Commentary: Beneath the Frey

Despite generations of failure, major cities — from Baltimore and Chicago to Milwaukee and Minneapolis — seem disinterested in dismissing Democrat leadership.

A.J. Kaufman

In a democracy, people get the government they deserve.

Despite generations of failure, major cities — from Baltimore and Chicago to Milwaukee and Minneapolis — seem disinterested in dismissing Democrat leadership.

The irony is that Minneapolis Mayor Jacob Frey was considered the least radical choice among 2017 finalists, which says something about Minnesota’s DFL. Hailing from a privileged background, including top east coast private schools, Frey was elected at just 36. He won, after five rounds, because all other candidates were socialists or an unpopular incumbent. At the time, he’d only lived in Minnesota seven years, after joining an elite law firm upon arrival and working as a “community organizer.”

If crises test leadership, Frey is failing miserably during the horrifying riots. He is feckless, inconsistent and shows no leadership. He took over 72 hours to get serious, only after receiving a harsh tweet from the president, which he mocked. He also announced a fictional curfew, abandoned a police precinct, and didn’t communicate for three days as his city burned and residents suffered.

Leadership matters. Why were the Minneapolis riots, Baltimore’s in 2015 and Ferguson’s in 2014, so chaotic and violent, but nothing occurred in 2015 South Carolina, when an unarmed black man was killed by an officer and nine others massacred in a church two months later? In the Palmetto State, credit consistent leadership from then-Gov. Nikki Haley. She worked with the Democrat mayor to calm the community, while citizens lifted each other up and peace prevailed. (In her 2019 memoir, Haley writes that Pres. Obama was not helpful during this time.)

Frey couldn’t even collaborate with his own party, let mayhem ensue and citizens were forced to defend themselves from domestic terrorists. 

Frey’s not alone. Many progressive politicians are authoritarian when arresting a father and daughter playing softball but avoid calling for law enforcement to quell the types of feral folks Obama once called thugs. Instead of acknowledging they failed their vulnerable community, Twin Cities politicians blamed outsiders, which was NOT the case as proven by jail records.

The “conservatives protest but liberals riot” adage holds true today. People the media recently mocked for showing up with guns and flags at state capitols didn’t loot or burn. Got that, Ali Velshi? The press uses different standards for wanton behavior with which they agree.

And while Frey didn’t say harebrained things like Baltimore’s mayor five years ago, he also didn’t assuage concerns with a powerful speech like Atlanta’s Democrat mayor delivered Friday night.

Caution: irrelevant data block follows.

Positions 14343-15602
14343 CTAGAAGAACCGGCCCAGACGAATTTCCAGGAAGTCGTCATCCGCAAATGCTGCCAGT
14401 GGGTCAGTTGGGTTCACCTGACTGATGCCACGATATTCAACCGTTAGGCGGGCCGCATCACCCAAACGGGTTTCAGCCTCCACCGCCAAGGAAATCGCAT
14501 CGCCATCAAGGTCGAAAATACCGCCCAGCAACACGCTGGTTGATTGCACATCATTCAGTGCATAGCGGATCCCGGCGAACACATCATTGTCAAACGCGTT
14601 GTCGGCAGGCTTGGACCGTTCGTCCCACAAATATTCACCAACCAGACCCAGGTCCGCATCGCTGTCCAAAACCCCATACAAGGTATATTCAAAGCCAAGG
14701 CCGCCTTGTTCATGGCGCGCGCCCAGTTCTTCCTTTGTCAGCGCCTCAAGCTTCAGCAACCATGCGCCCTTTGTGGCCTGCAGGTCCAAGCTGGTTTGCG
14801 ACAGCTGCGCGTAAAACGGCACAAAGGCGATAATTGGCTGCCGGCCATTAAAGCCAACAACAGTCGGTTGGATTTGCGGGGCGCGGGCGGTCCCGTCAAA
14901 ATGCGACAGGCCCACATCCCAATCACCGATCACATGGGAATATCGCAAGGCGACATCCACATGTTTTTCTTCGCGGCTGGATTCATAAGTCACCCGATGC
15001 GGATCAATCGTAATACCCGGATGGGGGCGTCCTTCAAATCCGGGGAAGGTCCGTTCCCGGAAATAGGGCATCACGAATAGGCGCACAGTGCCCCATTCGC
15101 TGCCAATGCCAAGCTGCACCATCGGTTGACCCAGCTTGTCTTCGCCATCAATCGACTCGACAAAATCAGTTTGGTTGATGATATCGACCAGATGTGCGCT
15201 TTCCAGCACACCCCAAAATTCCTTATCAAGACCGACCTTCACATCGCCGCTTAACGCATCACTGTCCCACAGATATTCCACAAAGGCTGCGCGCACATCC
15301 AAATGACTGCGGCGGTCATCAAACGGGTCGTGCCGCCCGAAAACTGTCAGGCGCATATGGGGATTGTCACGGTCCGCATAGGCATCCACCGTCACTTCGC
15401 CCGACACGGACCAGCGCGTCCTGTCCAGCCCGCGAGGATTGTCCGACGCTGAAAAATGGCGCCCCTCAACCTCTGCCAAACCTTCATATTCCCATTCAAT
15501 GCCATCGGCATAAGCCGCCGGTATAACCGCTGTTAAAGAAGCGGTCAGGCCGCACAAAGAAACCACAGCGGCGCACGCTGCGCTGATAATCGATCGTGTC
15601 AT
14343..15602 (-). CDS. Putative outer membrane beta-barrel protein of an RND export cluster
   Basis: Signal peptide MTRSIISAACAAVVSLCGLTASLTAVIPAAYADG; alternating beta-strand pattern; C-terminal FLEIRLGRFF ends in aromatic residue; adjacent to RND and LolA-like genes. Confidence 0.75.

On Saturday, Minnesota GOP Chair Jennifer Carnahan called on Frey and Gov. Tim Walz, who’s been almost equally inept, to resign, writing in part:

“You failed George Floyd. You failed our police. You stood by and watched this city burn four straight nights. You showed you are not equipped to run our state and largest city. You decimated Minneapolis. You decimated lives. Your inaction has led to riots all over this country.”  

Late last year I published a Star-Tribune editorial that became one of the top 10 reads of 2019. One passage mentioned Frey:

“The Washington, D.C.-area native arrived here in his 20s and went into community organizing before becoming a civil rights attorney. Frey recently tripled his Twitter followers and earned national notoriety after saying President Donald Trump’s “message of hatred will never be welcome in Minneapolis” and then sending Trump a security bill for his rally 25 times higher than President Barack Obama received for a presidential visit. The Star Tribune Editorial Board rightly took Frey to task for disrespecting his constituents, noting the mayor “had an opportunity to rise above partisan politics and showcase Minneapolis as a welcoming community — even for those with whom they disagree. It’s a shame he chose to convey a very different message.””

I understand it’s difficult to put divisive rhetoric aside when a racial arsonist like Keith Ellison is attorney general. He initially called the riots “distracting conduct” and suggested police shouldn’t stop them. On Fox News Sunday, he doubled down, inarticulately claiming Minneapolis blacks have reason to fear local police.

Along with nitwit celebrities washed-up athletes and Joe Biden’s campaign, our languid press support criminal activity while sipping kombuchas in their easy chairs; they never deal with the consequences of what rioters foment.

Like many hyper-ideological blockheads, Frey appears fearful of offending his donors, so he simply lies.

When thousands in poor communities are dying in July because of spikes in COVID-19 — their neighborhoods decimated, jobs gone and lives upended — will the same millionaire celebrities, athletes and NPR types, who spent three months hyperventilating about social distancing, still defend the riots?

Returning to the beginning, does it go both ways? Minneapolitans elected a pajama boy with limited life experience to lead their city; perhaps voters are partly responsible for the results?